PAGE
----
Silver Stars sign Holdsclaw for one year
She isn't a good fit for other teams, but San Antonio has nothing to lose
On Friday afternoon, I chatted with San Antonio's Becky Hammon during an online radio show on which I contribute here in Kansas City. Hammon was talking about how it can be a bit worrisome to look around the league at the talent on other teams. And so she tries to avoid doing that. Instead, she said she focuses on the strengths the Silver Stars have.
But from my view, player for player, the Silver Stars' season-opening roster did not seem to measure up to the projected top teams in the WNBA. So if there was a franchise that looked as if it could take a chance on adding talent, San Antonio was it.
Then a little later in the day, the Silver Stars confirmed they had done just that, announcing that forward Chamique Holdsclaw had signed with the team. The Silver Stars released Belinda Snell to make room on the roster for Holdsclaw, who was waived by Atlanta this week after she requested a trade and didn't report to the team.
Holdsclaw, speaking to the media in San Antonio on Friday, said she played mostly "on one leg" last season for the Dream because of a knee injury and now feels fully healthy.
As I wrote earlier in the week, at this point in her career, considering all that has happened, Holdsclaw is a player for whom teams must weigh risk/reward. I don't think she would have been a very good risk for several teams. However, for San Antonio, I can see it.
In fact, the Silver Stars probably needed to take a risk in a loaded Western Conference. With Phoenix, Seattle, Los Angeles and Minnesota all appearing -- in my view -- to be more talented teams than San Antonio, the Silver Stars don't have much to lose by bringing in Holdsclaw.
To be blunt, I don't think she can really adversely affect the team because, realistically, I didn't expect the Silver Stars to be a playoff participant this season. So if they don't make it, I'm not going to look back at signing Holdsclaw as being something that hurt them.
But on the other hand, if they do make it to the postseason, almost certainly it will be because she helped out. If Holdsclaw is feeling good physically, she can still be an effective player.
As I wrote previously this week, it is difficult to project what Holdsclaw will do, how she'll adjust, if she'll be happy (or at least not too unhappy).
However, on a positive note, she's joining a team that has what I sense are some of the more welcoming, easier players in the league to get along with, including Hammon, Sophia Young and Ruth Riley. Plus, Holdsclaw will be rejoining another former Tennessee player in Michelle Snow, who was also with Atlanta last season.
Furthermore, this is a veteran squad made up mostly of players whose personalities, worth ethic and attitude are already well-formed. There are some teams with enough younger players that if someone came in and was unhappy, it could affect those players and the entire team chemistry, both this season and beyond. There's not much danger of that happening with the group that's in San Antonio.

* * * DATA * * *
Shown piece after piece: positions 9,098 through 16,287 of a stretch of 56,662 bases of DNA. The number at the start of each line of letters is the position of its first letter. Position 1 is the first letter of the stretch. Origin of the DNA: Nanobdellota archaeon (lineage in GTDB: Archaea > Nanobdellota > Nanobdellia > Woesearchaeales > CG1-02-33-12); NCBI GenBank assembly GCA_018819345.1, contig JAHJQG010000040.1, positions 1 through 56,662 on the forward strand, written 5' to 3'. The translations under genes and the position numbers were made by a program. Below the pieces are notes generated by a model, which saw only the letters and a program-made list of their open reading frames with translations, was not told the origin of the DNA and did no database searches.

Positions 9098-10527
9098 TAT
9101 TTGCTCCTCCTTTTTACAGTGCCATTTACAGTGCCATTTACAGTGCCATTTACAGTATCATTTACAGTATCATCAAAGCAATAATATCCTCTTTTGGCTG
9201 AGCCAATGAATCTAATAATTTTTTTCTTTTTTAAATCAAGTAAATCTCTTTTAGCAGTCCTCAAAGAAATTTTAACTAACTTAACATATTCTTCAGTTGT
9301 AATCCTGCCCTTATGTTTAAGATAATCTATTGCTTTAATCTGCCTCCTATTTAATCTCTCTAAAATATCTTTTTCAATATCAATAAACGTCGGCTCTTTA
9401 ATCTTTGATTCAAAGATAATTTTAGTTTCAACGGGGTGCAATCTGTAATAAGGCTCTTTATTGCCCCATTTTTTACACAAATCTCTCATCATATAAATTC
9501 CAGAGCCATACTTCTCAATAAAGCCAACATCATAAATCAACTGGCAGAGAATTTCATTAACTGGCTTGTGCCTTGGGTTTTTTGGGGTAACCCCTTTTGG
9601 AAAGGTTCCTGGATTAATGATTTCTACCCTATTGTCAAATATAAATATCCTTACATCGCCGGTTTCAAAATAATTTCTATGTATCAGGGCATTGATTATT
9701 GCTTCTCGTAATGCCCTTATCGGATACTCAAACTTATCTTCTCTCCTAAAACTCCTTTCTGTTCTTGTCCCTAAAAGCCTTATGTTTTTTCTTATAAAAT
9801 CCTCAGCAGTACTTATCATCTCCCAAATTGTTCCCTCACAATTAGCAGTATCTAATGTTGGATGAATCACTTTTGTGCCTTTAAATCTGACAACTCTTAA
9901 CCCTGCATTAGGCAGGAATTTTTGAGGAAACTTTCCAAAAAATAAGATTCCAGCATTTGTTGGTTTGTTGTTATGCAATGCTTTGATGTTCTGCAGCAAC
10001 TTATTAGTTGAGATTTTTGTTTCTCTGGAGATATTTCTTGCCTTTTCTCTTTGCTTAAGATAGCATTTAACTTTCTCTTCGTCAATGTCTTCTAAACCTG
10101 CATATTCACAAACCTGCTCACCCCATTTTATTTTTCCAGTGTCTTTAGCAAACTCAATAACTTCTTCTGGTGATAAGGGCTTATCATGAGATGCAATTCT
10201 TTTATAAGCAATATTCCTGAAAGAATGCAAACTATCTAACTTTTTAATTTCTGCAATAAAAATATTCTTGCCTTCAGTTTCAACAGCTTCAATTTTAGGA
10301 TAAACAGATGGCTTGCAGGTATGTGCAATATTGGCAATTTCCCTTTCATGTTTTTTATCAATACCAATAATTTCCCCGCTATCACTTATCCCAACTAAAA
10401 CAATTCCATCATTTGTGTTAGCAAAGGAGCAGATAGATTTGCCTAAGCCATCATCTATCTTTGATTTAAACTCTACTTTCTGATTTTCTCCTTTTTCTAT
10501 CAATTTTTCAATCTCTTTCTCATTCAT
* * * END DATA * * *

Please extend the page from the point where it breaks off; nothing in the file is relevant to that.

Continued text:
(And I'm certainly not predicting Holdsclaw will become unhappy with the Silver Stars -- just that if she did, I wouldn't expect it to create a serious, lingering problem for the organization that could stretch past this season.)
I really want to see Holdsclaw succeed in San Antonio. I want to see her succeed, period. She has been one of the most significant players in women's basketball history. But her professional career has not been what anyone would have projected, and that's unfortunate for someone with so much talent and star power.
As I've said before, it has been -- and continues to be -- a difficult balance to write about Holdsclaw's career with what I think is fair criticism while being sensitive and empathetic to the battle with depression she has fought.
Furthermore, it is also difficult to get to the "real truth" of any organizational dispute with a player -- perhaps because the "real truth" is going to be different to each side. And because personal-life issues often play out behind the scenes.
Did the Dream not live up to promises they made to Holdsclaw? Or did she have an unrealistic view of how that organization was supposed to accommodate her? Will things be better in San Antonio just because it's a change in scenery? Or will it be more than that -- will Holdsclaw feel more comfortable with San Antonio's management and coaching staff?
That's what we'll see the next few months. She might indeed help the Silver Stars. But even if she doesn't, I don't think they will be any worse off than had they not taken the risk. So for them, it would seem worth it.
Mechelle Voepel, a regular contributor to ESPN.com, can be reached at firstname.lastname@example.org. Read her blog at http://voepel.wordpress.com.
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